While these quick and decisive measures gave Americans a reason to hope and boosted Roosevelt's popularity, they alarmed some observers who feared that too much power was ending up in the hands of the federal government--especially the president. Critics also accused him of undermining capitalism with his "socialist" programs. Their objections grew louder as the reforms continued. In 1935, for instance, the Social Security Act marked the beginning of the government's commitment to furnish pensions to the sick and elderly. That same year, the Wagner Act guaranteed collective bargaining and prohibited employer interference with union activities, prompting a tremendous growth in unions and touching off violent confrontations between employees and management.

Roosevelt made a point of explaining all these programs to the American public via informal radio broadcasts, "fireside chats" as they were called. They added immeasurably to his popularity and gave him the opportunity to appeal directly to the people in a manner that conveyed warmth and sincere concern for their well-being.

By the time the 1936 election was held, Roosevelt's standing among voters was at an all-time high, and again he won in a landslide. However, much of his second term was spent fighting to preserve the reforms he had instituted during his first term. His biggest and most damaging battle was with the Supreme Court, which had begun to rule some of the New Deal legislation unconstitutional. Roosevelt proposed that he be allowed to appoint additional justices for every member age seventy or older who chose not to retire. (At the time, six justices qualified, four of whom were conservatives.) The plan met with almost universal rejection; angry opponents condemned it as an attempt to "pack" the Court and accused Roosevelt of being a dictator. He even failed to win the support of his fellow Democrats, some of whom were concerned that the New Deal was adding too many government regulations and turning the country into a massive welfare state. The defeat was an embarrassment to the administration, and even though seven justices eventually retired (allowing Roosevelt to replace them with liberals), the days of the New Deal reforms were numbered as Congress began questioning their long-term impact.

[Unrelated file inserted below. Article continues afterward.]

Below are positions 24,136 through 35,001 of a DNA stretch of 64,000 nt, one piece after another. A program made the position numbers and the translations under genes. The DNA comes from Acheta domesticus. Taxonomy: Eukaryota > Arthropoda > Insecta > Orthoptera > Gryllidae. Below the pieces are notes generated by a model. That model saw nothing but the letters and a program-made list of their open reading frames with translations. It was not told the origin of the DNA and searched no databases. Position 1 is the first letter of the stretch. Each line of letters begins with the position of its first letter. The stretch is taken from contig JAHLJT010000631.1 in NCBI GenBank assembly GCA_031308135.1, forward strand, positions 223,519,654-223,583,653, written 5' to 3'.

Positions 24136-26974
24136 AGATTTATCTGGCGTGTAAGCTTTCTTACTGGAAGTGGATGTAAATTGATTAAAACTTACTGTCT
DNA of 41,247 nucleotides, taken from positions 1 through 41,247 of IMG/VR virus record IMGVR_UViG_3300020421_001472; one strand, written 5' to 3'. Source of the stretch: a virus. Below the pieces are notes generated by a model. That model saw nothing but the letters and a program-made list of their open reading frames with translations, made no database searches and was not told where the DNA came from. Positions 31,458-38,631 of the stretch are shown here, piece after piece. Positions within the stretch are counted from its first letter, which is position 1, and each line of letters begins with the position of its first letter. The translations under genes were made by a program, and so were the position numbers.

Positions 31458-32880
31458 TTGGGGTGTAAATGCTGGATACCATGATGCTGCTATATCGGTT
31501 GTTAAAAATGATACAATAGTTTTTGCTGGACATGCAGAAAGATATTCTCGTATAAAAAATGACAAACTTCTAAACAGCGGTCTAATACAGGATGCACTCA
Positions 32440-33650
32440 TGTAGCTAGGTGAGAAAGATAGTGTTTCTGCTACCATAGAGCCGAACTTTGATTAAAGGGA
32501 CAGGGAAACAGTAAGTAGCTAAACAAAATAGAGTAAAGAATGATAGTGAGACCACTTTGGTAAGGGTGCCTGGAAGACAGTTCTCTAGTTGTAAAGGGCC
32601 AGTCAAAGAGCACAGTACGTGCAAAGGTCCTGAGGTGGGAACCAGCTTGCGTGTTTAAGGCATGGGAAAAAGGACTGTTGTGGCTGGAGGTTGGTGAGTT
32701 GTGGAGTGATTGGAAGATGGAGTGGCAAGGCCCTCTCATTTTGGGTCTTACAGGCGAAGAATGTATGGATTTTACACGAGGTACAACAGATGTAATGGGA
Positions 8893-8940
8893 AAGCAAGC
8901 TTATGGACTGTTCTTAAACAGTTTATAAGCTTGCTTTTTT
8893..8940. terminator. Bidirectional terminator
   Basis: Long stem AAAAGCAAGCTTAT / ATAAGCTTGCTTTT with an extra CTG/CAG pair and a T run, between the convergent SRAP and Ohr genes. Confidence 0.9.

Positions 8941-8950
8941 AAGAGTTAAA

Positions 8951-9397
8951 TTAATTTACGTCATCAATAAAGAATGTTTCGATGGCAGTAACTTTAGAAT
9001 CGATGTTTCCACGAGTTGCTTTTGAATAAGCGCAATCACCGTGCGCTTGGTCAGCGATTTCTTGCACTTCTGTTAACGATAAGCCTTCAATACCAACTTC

During the late 1930s, Roosevelt grew increasingly preoccupied with the disturbing news from Europe that Germany once again appeared to be preparing for war. With the painful experience of World War I still fresh in many minds, Americans were fiercely isolationist and opposed any attempt by Roosevelt to become openly involved. Even after war broke out in September, 1939, and early German victories threatened France and Great Britain, the prevailing sentiment continued to favor neutrality while supporting the notion that perhaps "something" should be done to help.

Roosevelt devised a cash-and-carry program that enabled the United States to sell arms to its friends--provided they paid cash and took away the goods on their own ships. Later, after France fell and left Britain to stand alone against the Nazis, Roosevelt's Lend-Lease Act made it even easier for England and China (which was fighting Japan) to obtain supplies from the United States. This led to charges that the president had all but officially entered the country into war. Such fears escalated after he instituted a draft, increased the defense budget, and declared a national emergency. Meanwhile, he enjoyed immense prestige overseas for his strong stand against Hitler and willingness to do whatever he could to help those he counted among the friends of the United States.

As the 1940 election drew near, Roosevelt decided to run for an unprecedented third term believing he had an obligation to remain in office at such a critical time. The third term became the main campaign issue for his opponent, Wendell Willkie, but it was not an issue for most voters, who returned Roosevelt to the White House.